And now for something completely different. Normally, I stick with the script on my portion of the blogs, but I came across this interesting tweet today:


Maybe true, maybe not…but it got me to thinking about how far we have come and how far we have to go when it comes to technology. My dad is always complaining about how computers always mess up everything. How things were so much simpler when a good old pen and paper is all you need to write; and why can’t people today pick up the phone to call instead of texting and FaceTiming/Skyping, (he still refuses to do the latter, but he no longer owns a landline phone.) I always take a deep breath and hold out my hands, palms up, moving them back and forth much like an imaginary scale and say: “Dad: Horse, Car, Horse, Car.” When I was a kid he use to tell me how much his dad was upset when the horses got replaced by cars. His dad would say: “Why horses: so much simpler; they can go through the tightest spots, and grass is free!” I don’t think Dad has made my connection between his father’s consternation, and his own lamentations.

The same can be said with technology today, I suppose, but it’s the same concept: keep up or fall behind. As one technology or advancement passes, another takes its place. And this includes the instruments we use to get there. Instead of a pencil, straight-edge and tons of rubber cement to put a newspaper or magazine together, it’s going all online. This is how websites started, and this is how it’s still going. It’s hard to imagine when I was in college, most of these things were in their infancy. There were no smartphones. No hand-held device where you could push a button and spend your money for instant gratification. I’m not saying this is a bad thing, but there does need to be a balance. Holding on to the past isn’t the right answer, but abandoning all concepts of the past isn’t the way either.

Once a year, at about this time, I go through my desk and completely clean it out, including wiping down the inside and throwing out anything that doesn’t look like it belongs; I take home things that have accumulated over the year and generally try to tidy up my area. But today! Today I came across this gem:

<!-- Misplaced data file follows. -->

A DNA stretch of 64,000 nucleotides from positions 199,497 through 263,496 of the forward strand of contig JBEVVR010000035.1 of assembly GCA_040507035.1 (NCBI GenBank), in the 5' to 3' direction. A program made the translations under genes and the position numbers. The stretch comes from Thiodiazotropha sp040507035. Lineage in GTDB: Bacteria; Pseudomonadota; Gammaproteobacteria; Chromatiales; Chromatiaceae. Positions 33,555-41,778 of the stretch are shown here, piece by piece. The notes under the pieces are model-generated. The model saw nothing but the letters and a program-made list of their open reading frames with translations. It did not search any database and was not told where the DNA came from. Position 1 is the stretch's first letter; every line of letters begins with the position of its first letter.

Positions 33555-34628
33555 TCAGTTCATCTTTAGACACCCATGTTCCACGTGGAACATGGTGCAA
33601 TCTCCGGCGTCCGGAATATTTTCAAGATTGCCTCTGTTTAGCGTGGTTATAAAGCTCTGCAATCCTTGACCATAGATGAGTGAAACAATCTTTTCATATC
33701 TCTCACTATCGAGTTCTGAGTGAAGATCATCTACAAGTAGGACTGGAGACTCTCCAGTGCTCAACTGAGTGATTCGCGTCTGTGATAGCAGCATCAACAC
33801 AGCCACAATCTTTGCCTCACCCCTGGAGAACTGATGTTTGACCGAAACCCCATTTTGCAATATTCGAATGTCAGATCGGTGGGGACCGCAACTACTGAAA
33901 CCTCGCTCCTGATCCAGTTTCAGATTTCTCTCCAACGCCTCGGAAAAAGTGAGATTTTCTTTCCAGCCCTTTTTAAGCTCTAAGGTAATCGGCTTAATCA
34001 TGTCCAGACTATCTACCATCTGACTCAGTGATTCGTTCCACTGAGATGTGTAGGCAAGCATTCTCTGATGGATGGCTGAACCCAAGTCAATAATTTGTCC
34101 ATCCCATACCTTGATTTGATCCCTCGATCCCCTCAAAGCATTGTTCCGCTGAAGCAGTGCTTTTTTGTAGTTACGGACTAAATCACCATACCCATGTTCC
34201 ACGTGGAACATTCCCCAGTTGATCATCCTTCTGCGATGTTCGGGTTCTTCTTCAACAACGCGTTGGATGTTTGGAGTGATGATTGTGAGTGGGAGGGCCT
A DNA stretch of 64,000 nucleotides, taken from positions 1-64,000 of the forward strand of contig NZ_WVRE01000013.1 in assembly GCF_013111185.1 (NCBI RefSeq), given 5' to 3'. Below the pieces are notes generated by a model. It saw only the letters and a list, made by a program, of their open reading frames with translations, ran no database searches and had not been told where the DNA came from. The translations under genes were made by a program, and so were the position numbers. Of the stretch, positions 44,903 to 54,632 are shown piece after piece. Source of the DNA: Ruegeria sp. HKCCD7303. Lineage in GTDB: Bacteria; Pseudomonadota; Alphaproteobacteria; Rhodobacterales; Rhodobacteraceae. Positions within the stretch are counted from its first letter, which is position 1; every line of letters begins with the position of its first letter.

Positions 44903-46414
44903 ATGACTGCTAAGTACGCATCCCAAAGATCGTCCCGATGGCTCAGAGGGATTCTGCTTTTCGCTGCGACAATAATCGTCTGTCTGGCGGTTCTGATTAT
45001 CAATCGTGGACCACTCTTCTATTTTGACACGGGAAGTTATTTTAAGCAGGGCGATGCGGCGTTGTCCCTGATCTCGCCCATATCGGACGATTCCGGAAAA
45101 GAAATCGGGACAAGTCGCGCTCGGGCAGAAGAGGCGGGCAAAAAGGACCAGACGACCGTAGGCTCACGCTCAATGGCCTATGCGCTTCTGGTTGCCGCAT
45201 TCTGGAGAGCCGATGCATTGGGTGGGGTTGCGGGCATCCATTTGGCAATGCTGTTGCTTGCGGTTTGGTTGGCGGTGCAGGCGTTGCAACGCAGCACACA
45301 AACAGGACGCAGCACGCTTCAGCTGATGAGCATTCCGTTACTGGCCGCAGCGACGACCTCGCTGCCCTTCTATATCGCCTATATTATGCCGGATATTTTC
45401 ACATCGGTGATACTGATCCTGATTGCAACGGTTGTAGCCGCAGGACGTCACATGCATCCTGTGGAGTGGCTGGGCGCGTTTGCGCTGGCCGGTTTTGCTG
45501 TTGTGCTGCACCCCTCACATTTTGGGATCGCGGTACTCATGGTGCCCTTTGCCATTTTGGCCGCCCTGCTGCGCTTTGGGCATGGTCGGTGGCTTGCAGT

This is an old-timey 100% Horse Hair Sterilized Drafting Brush. This thing and I go back. Way back. In fact, way back past even me. This very brush is the brush Dad used when he went to State and took drafting courses. So, you know it’s O-L-D! I used this brush on more than brushing eraser poo away…I used it whenever I had anything I was done rubber-cementing or crayoning, or even weaving ends. This thing was, or rather is, slick to use to clean off debris from a desk, or drafting table. I don’t know if these things are even relevant anymore in this era of everything-can-be-done-on-a-computer; but it certainly took me back to the good old days. I can remember rooms in the Design College that were filled with machines that you could insert a paper and on one side little dotted rubber cement backing came out. Then you had to carefully cut out the area you needed (on a self-healing cutting mat…I still have mine…that thing is awesome, too!) and use a rubber roller to smooth out the air pockets. I’m going to bet that graphic designers over there use the computer for their layout and designs now. In my last year of college, they were only starting to use computer programs and I took every class I could (much to the chagrin of some of my friends: “why would you need computer classes for graphic design?”) At that time, everything you wanted to do was hand coded in. There were no “mouses” and easy, click-the-button instructions to these programs. You had to tell the computer what to do by writing it all out and C:> everything.  Oh, how that brush brought back memories. But now, I’m going to pass it on. My son, Ian, is at the perfect age to use it. He’s not a traditional artist. He’s a woodcarver. The brush will come in handy for cleaning wood shavings up from his work table. He’ll get as much use from it as I did. And perhaps, one day, he’ll be able to carry on the tradition with the next generation.

Even if I know that the only



Ian ever touched (or probably will touch) was a toy he had as toddler, I know that a third generation of sweeping eraser/rubber cement/wood shavings poo, will be carried on in that little brush. And holding onto a few small items like that…those are good things to hold onto. The past “use-to-do’s” might be done differently today, but a little brush can always be used… if nothing else, to brush away the dust of yesterday.